When thinking of home security, many people don't give much thought to the garage, or at least if they do, it doesn't go beyond simply keeping it closed. Of course, keeping the garage door closed when it's not in use is the No. 1 rule for garage security.
This means even if you're going "in and out," close it unless you'll be going back out in less than 30 seconds. Leaving it open for "just a few minutes" is more than enough time for a burglar to sneak into the garage and hide-or worse yet, a sociopath with a knife might get in.
This isn't about living in fear. It's about taking very simple measures that cost next to nothing to add layers of security to your home.
- A burglar may also want to steal only what's in the garage, so once again, keep the door closed, even on a blistering hot day.
- When you're gone for extended periods, lock the garage. If it's not equipped with a lock, then get one. Remember, there will always be someone out there who doesn't want to pay for a power drill.
- Consider unplugging it when not in use for extended periods.
- Don't blow off any side doors to the garage; treat them as you do your main front door: with top-notch locks.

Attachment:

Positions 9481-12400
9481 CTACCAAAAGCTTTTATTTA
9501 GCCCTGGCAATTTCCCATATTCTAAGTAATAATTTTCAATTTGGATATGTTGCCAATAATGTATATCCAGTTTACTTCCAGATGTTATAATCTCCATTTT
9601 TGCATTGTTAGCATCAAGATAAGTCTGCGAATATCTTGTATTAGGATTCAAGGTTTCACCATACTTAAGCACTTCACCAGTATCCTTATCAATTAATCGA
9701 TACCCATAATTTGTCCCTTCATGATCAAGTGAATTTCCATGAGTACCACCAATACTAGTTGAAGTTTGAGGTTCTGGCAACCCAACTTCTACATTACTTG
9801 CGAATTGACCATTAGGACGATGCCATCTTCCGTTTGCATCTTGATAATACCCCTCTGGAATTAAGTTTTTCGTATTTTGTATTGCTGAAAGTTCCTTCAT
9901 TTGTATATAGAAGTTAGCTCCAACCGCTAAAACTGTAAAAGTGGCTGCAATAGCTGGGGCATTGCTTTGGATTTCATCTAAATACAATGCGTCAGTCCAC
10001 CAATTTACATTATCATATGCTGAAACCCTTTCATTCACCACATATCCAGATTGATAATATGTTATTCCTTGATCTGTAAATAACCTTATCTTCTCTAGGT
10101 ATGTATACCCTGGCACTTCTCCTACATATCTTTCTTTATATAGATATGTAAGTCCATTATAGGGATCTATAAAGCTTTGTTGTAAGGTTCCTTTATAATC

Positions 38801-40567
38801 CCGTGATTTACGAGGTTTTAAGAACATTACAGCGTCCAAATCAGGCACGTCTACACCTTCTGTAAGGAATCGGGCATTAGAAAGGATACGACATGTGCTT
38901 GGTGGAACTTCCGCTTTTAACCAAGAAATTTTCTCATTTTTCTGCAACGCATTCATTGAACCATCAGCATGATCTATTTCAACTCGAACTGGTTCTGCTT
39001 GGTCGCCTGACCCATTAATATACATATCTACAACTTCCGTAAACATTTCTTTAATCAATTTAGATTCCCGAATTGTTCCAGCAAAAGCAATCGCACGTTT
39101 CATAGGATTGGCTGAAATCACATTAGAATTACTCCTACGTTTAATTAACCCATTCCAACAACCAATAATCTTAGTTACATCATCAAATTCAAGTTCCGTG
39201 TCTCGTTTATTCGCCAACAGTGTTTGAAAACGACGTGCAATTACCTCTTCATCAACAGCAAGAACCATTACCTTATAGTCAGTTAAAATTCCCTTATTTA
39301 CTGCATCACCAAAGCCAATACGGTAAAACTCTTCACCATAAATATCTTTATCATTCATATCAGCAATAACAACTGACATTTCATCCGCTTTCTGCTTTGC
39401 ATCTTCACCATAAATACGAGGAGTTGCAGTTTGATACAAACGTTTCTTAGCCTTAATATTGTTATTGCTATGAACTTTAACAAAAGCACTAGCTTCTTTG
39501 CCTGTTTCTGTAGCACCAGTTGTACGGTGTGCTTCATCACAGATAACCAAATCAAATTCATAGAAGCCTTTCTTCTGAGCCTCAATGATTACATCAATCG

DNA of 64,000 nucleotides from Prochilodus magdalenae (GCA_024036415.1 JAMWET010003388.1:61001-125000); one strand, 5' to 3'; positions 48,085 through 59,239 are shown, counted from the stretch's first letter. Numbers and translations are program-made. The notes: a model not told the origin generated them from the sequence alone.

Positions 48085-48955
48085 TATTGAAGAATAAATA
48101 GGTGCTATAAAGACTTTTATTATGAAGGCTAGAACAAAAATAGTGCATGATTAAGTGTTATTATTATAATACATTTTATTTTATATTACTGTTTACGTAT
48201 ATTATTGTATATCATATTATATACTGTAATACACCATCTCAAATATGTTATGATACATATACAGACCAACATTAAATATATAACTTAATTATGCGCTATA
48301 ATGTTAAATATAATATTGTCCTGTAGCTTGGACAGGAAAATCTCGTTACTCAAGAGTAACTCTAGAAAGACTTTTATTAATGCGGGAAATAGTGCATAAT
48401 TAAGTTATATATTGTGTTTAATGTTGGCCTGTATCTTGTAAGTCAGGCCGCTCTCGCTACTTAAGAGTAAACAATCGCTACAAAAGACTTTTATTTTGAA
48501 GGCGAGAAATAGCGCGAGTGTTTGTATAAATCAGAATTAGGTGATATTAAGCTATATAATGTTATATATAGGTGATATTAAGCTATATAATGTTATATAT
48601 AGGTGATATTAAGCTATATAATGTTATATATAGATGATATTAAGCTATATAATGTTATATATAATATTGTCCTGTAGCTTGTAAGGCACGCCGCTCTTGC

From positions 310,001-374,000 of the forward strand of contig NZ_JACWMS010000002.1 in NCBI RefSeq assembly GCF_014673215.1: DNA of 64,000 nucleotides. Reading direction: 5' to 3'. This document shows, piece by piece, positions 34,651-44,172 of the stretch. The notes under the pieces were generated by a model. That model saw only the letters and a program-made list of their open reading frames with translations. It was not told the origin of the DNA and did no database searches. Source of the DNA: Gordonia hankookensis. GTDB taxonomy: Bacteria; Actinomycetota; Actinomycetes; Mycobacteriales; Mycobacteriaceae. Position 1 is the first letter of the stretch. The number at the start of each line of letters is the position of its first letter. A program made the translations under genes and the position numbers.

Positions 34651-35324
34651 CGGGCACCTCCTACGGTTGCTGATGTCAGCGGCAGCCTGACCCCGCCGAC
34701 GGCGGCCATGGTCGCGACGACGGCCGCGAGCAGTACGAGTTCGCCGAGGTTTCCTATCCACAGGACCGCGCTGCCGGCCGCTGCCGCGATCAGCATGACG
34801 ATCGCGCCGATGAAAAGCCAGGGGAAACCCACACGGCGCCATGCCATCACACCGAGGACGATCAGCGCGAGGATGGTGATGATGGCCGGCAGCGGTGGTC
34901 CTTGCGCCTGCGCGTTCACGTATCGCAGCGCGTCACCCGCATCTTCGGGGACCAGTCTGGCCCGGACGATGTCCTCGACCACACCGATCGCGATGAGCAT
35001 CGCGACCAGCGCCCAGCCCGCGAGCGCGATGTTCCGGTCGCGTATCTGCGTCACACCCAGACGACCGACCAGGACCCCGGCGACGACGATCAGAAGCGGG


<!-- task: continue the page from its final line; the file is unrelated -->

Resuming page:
- Does your garage have windows? This creates an extra problem, because a thief can break through a window, stick his arm through and open the door by yanking on the security release cord. See what you can come up with to prevent this from happening. Perhaps you can lay some anti-penetration film over the window. This won't prevent shattering, but it will prevent penetrating through. Another option is some device that threads through the security cord, making it impossible for a thief to release it.
Don't leave the garage door opener in your car if it's parked in the driveway; thieves have been known to break into a car, get the opener, open the garage and rob it.